SEOUL, South Korea's military may temporarily suspend regular live-fire drills on western border islands in line with the April inter-Korean summit agreement to halt "all hostile acts," multiple sources said Monday.

The move would follow recent decisions by Seoul and Washington to indefinitely suspend the annual combined Ulchi Freedom Guardian exercise and the Korea Marine Exercise Program drills, which were slated to kick off in August and next month, respectively.

Pyongyang has routinely condemned the exercises as invasion rehearsals or symbols of hostile policy towards it. Their suspension is part of efforts to facilitate dialogue on the communist state's denuclearization.

"I understand that the live-fire drills (designed to protect) the northwestern islands, which were slated for the latter half of this year, will be suspended temporarily," a source told Yonhap News Agency on condition of anonymity.

"Artillery drills near the frontline areas would run afoul of the spirit of the Panmunjom Declaration involving an agreement to halt all hostile acts," the source added.

Following the April 27 summit at the truce village of Panmunjom, South Korean President Moon Jae-in and North Korean leader Kim Jong-un adopted the declaration in which they agreed to improve cross-border ties, reduce military tensions and pursue a peace treaty and the "complete" denuclearization of the peninsula.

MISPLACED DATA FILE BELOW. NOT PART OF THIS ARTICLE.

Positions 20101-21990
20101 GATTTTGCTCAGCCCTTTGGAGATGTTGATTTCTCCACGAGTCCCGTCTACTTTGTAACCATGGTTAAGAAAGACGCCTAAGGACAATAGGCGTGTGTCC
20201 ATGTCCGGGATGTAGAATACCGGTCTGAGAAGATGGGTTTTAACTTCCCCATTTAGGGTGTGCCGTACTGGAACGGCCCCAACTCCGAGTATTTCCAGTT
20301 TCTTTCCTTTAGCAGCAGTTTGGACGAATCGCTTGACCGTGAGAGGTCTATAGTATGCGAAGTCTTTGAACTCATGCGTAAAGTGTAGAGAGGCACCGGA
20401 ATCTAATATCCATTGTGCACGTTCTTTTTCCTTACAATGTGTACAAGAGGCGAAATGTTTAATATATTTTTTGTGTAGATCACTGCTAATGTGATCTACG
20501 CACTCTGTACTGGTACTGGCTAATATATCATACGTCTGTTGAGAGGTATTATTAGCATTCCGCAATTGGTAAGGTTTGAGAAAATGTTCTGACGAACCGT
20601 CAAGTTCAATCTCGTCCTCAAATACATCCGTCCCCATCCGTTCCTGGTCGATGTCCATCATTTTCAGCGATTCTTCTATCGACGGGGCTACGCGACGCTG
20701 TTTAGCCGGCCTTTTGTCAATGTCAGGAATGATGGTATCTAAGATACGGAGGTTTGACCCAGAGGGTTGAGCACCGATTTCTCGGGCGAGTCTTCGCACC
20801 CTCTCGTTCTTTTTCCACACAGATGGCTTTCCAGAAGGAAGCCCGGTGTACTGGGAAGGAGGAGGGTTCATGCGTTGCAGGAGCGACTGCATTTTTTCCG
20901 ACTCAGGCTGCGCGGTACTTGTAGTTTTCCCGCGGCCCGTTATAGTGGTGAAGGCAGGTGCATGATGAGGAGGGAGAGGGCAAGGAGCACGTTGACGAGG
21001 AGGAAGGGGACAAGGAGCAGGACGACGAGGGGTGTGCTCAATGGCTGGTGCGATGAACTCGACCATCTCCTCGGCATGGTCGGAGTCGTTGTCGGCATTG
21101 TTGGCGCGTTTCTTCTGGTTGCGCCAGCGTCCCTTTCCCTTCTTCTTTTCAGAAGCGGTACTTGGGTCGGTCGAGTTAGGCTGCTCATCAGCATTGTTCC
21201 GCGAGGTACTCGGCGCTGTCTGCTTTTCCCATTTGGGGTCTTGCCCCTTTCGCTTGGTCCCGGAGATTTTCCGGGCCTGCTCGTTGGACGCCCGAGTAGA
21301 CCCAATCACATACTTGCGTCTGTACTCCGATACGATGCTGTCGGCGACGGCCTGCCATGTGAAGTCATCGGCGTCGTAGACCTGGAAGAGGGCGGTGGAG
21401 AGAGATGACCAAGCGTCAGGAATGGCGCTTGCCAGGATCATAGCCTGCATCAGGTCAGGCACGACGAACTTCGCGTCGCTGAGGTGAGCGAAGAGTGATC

Each year, the Marine Corps has conducted the live-fire drills between July and August and between November and December to check its readiness posture and equipment. During the drills, the Air Force and Navy assets are also put on standby to prepare for Pyongyang's possible provocations.

The suspension of the drills has fueled concerns that it could weaken the allies' readiness posture and their deterrence capabilities. But hopes have also emerged that it could create opportunities for deeper engagement with the reclusive state.

"Even if the (live-ammunition) drills are suspended temporarily, the K-9 operators could move to rear areas for drills, or we can carry out simulated exercises on the frontline islands," a government source said, declining to be named.

Source: Yonhap News Agency